As flights to the Caribbean and Southeastern U.S. resumed over the weekend, Delta employees worked hard to make sure customers arriving and departing the weather-stricken areas were well taken care of.
Natalie Foster, Delta’s Airport Customer Service Field Director responsible for the Caribbean region, said of all the airports in Matthew’s perilous path, Nassau was hardest hit, taking a near direct pass Thursday morning.
The airport ceased operations Wednesday, ahead of the storm, she said, giving Delta employees an opportunity to secure vital ground service and computer equipment before heading to their homes to do the same.
When flights to Nassau resumed Saturday, Delta employees took care of the airline’s customers despite numerous intermittent power outages, debris in and around the airport and a slew of other equipment issues that hampered the operation. Jetbridges used to board aircraft, for example, lost power prompting employees to quickly replace them with an air stair vehicle on the fly.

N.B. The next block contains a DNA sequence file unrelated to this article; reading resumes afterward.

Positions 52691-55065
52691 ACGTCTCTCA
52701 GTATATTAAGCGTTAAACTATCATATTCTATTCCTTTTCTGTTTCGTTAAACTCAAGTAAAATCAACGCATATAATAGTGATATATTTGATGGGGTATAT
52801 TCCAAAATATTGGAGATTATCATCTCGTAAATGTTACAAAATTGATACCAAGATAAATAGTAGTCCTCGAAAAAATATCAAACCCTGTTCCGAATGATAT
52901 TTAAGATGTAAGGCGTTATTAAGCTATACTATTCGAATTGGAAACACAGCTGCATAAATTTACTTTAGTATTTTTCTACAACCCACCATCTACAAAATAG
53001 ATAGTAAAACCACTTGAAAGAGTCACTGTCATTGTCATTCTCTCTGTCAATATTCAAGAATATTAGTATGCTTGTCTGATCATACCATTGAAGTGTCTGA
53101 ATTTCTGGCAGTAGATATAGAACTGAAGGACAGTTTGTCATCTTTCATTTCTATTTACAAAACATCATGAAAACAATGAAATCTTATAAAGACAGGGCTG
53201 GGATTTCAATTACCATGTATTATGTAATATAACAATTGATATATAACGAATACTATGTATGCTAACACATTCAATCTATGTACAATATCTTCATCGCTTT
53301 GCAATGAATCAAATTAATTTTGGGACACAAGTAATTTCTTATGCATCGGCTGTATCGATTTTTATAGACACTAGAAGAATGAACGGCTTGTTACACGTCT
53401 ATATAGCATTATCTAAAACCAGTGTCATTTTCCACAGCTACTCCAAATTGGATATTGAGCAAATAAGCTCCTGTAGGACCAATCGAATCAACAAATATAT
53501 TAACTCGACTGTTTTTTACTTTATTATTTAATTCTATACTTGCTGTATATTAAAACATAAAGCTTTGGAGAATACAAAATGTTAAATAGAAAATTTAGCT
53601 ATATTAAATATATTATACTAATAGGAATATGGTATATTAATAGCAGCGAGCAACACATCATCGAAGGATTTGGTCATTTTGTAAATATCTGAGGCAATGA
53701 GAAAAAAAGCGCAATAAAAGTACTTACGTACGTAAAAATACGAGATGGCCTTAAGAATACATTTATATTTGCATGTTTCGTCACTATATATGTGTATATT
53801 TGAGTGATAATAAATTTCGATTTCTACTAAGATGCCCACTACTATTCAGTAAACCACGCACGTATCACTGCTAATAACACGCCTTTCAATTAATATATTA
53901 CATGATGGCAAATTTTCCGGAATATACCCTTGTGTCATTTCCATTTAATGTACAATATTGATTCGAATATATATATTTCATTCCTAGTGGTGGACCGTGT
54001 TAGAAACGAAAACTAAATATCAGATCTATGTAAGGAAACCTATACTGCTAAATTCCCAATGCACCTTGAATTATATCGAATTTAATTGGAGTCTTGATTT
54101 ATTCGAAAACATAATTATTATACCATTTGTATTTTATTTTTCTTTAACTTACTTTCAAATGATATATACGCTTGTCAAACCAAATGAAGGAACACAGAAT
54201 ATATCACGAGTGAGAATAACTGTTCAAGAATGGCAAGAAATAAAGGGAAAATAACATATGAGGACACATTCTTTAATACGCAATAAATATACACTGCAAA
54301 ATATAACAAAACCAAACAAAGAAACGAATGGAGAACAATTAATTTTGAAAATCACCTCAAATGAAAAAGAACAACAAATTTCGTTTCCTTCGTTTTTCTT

Even with the initial challenges, Delta flight 681 from Nassau to Atlanta Saturday morning left with customers on board high-fiving, cheering and thanking the Delta team for their work.
Savannah, Ga., Operations Service Manager Lisa Bell weathered the storm as a member of the airport’s “ride-out” team—something most hurricane-prone airports. From her office in the airport, she watched as the storm moved through Savannah in the overnight hours between Friday and Saturday.
“The wind and rain sounded like a leather whip hitting the windows,” the 31-year Delta employee said of the then-category 2 storm. This was Bell’s first hurricane, having moved to Savannah from Knoxville, Tenn., earlier this year. She remained on site through the weekend as the city remained on a virtual lockdown until Sunday. She reported all employees were unharmed from the storm.
Matthew has now pushed out to the Atlantic where it continues to dissipate, removing the previously-forecasted possibility that it would turn back around for a second impact as a tropical storm.